Pandemic things, in the emirate of Dubai, 2020 is not over yet. And there are still almost two months left, at least until March 31, the closing date of the World Expo, the first to be held in the Middle East. Never better said, the great fair of fairs, whose motto is Connecting minds, creating the future, has been a bridge between the recent past and what are supposed to be the outlines of what is to come in the areas of mobility, sustainability and opportunity. Ten million people, in mid-January, had already visited the 237 pavilions of the fair. And there is still plenty of time to see the highlights of the exhibition before the large district created for the occasion becomes a new district with an architectural heritage that will be one more attraction to consolidate Dubai as a world tourist destination.
two days and one night
You should at least set aside a few days to get a rough idea of what Expo 2020 Dubai has to offer. Impossible to see everything in one day. It is also a good idea to spend an afternoon-evening until closing time to enjoy, not only the very pleasant temperature, but also light and water shows such as the great cybernetic waterfall with real jets that defy gravity.
the gates of the desert
As if they were defensive arches emerging from the desert, each of the three entrances to the fairgrounds – one for each district, mobility, durability and opportunity – has a gigantic gate which is a carbon fiber grid designed by architect Asif Khan. They are in fact inspired by the lattices of the mashrabiya, the closed windows of traditional houses. This is the first impression of the architectural evening into which we have entered.
Al Wasl Square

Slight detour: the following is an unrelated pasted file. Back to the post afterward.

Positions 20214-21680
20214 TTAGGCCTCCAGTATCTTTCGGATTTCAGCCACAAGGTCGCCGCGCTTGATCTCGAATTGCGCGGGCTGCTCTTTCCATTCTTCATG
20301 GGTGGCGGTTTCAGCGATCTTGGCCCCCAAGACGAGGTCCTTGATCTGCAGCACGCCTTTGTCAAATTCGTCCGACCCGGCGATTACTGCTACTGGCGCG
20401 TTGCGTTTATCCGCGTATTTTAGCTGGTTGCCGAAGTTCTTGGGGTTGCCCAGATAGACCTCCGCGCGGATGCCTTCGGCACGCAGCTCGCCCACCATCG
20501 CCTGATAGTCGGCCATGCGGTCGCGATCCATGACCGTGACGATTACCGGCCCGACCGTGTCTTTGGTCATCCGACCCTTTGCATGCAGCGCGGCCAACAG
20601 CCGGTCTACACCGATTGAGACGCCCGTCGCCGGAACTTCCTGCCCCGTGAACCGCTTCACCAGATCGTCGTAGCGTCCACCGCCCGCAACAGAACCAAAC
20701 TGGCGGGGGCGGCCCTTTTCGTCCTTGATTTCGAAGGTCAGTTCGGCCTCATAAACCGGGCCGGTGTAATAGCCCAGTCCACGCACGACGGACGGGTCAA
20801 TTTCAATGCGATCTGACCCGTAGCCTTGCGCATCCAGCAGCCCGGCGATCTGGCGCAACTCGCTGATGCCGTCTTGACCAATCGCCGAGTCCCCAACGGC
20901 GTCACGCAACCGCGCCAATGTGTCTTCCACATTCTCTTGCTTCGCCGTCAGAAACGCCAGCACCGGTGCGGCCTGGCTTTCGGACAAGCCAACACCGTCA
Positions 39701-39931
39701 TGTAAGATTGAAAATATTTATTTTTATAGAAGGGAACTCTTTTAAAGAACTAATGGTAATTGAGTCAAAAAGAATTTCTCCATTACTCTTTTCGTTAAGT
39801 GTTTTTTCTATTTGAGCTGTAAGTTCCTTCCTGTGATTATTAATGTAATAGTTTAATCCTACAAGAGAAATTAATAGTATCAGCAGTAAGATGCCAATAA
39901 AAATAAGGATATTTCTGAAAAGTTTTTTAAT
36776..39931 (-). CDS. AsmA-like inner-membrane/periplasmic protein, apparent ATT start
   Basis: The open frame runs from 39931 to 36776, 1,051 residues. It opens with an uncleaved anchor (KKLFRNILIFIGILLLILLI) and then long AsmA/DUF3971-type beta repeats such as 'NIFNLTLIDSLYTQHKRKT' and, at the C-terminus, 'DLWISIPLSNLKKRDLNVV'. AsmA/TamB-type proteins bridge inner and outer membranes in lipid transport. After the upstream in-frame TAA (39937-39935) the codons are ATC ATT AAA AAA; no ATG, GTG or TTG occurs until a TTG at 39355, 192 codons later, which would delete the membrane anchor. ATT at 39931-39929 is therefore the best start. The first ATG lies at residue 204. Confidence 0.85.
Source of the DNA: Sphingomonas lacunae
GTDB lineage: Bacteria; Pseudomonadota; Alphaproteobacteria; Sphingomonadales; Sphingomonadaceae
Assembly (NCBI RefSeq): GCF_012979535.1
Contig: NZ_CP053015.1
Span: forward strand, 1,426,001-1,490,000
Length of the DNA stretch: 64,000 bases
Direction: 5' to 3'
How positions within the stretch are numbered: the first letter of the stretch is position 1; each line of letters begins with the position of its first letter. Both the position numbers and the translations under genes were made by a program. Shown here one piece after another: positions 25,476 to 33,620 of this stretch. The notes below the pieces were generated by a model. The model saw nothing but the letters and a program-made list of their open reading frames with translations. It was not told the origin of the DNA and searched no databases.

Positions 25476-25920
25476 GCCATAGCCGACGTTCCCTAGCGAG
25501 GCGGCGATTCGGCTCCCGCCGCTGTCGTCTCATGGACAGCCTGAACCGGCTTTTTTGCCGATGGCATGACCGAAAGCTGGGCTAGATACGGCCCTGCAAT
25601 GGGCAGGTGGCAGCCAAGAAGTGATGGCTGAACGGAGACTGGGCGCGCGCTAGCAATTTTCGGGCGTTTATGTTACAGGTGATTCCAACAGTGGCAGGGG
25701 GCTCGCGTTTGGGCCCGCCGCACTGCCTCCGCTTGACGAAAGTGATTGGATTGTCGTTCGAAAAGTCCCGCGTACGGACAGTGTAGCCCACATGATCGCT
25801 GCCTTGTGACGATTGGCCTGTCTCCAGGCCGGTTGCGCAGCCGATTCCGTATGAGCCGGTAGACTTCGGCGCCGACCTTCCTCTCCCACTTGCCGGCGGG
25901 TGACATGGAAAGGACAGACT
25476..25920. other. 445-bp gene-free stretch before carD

Where the three districts converge and, as the name suggests, is the meeting point of the fair. Designed by architects Adrian Smith and Gordon Hill, it’s a dome they say the Tower of Pisa would fit into, which transforms at night into a 360-degree cinema with 25 projectors. It is the place where countries that celebrate their day, as was the case in Spain last week, organize their concerts, events and sound and light events. The space for great immersive experiences.
the host country
United Arab Emirates
Next to Al Wasl Square, the largest pavilion, how could it be otherwise, that of the guests. Dubai, one of the seven territories that make up the United Arab Emirates, has already found its place in the world thanks to Guinness records, luxury and unique experiences. The Expo confirms this ambition. The pavilion, on the outside, looks like a falcon, a building with the unmistakable stamp of the Spaniard Santiago Calatrava -white of course-, with leaves that simulate the wings of the typical raptor of the Arabian Peninsula and that bend the night in just three minutes. Inside there are plenty of surprises, including an elevator cinema, although the UAE dedicates this window to the world to explain their origins and how they managed to be the desert of dreams.
Saudi Arabia requests passage
The Expo would not be understood without observing the dialectic of Dubai with the large neighbor of the United Arab Emirates. Hermetic and isolated until very recently, Saudi Arabia opened up to the world and used the Expo to demonstrate its power. There is no shortage of oil wealth and money in the Arab nation, with more resources than Dubai, Abu Dhabi and the rest of the emirates. The pavilion is a very wide inclined monolith reminiscent of a stapler and containing the largest screen in the world. From then on, the festival of LED lights and luminous spheres, in addition to a few artificial waterfalls, is incessant. All this put at the service of showing the hospitality and the tourist attractions of the great regional power. It is one of the unmissable pavilions of the fair.
The future of transport
The virtual flight with Emirates airline
At Expo Dubai, there are not only national pavilions. Companies and consortia took advantage of the event to study future mobility possibilities, one of the three thematic axes of the fair. Two proposals stand out: the ultra-fast train represented by Hyperloop, which can be experienced in the DP World Flow pavilion, and above all, the flight of the future with virtual reality offered by the Emirates Airlines pavilion, the company that has transformed Dubai into a intercontinental hub with daily air connections to Barcelona and Madrid.